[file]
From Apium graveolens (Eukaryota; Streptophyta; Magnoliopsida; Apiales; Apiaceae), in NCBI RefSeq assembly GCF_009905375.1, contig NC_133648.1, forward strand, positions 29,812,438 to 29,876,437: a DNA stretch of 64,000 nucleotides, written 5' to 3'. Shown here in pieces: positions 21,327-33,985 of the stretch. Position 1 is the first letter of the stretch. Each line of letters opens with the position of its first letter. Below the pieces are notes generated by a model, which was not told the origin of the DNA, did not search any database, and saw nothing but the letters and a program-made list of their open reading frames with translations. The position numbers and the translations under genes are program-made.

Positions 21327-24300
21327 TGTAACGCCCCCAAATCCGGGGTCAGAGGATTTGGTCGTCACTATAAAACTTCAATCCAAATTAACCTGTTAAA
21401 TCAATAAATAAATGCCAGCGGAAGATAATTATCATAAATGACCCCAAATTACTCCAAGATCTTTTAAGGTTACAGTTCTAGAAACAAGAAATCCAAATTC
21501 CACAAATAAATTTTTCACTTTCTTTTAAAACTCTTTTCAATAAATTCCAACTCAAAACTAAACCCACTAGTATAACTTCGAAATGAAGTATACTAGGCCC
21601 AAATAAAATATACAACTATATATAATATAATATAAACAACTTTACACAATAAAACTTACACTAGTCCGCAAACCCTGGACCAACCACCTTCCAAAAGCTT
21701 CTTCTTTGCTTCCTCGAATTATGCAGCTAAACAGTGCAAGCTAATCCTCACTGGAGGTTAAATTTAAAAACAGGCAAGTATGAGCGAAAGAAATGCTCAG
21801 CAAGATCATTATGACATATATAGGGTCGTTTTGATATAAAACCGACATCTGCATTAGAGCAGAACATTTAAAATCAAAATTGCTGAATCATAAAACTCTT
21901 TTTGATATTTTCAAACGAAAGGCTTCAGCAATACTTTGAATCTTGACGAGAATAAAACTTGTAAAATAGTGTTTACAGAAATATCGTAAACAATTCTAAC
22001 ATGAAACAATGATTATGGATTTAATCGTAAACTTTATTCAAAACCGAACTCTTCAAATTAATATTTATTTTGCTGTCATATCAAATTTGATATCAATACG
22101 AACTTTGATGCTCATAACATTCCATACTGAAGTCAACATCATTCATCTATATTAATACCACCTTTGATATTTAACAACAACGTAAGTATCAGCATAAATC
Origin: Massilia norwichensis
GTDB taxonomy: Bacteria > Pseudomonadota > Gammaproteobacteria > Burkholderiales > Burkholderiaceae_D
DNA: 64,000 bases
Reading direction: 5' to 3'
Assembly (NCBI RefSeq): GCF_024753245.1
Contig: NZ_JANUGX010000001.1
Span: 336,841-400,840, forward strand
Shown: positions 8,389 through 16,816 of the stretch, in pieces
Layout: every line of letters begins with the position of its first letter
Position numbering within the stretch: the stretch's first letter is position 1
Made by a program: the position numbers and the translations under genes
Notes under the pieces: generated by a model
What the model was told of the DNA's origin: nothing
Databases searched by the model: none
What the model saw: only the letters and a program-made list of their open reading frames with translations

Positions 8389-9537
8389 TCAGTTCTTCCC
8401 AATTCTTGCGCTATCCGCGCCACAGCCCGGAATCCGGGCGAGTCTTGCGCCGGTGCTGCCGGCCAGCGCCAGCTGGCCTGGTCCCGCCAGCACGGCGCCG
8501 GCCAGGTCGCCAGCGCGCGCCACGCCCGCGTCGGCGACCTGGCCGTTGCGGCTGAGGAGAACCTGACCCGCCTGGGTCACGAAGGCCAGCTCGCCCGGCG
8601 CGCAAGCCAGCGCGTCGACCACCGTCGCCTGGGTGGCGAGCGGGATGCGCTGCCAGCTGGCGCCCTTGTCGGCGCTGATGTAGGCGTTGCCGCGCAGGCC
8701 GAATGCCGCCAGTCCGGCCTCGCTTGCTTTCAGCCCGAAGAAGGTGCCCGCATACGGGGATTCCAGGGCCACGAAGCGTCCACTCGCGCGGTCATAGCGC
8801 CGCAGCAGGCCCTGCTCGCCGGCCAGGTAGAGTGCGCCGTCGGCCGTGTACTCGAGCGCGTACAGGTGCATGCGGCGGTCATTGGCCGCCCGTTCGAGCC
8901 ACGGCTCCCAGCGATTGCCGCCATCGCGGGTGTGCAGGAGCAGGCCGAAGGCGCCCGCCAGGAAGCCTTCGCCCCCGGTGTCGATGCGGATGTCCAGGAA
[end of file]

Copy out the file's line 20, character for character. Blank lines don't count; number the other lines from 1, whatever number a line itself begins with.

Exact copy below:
Layout: every line of letters begins with the position of its first letter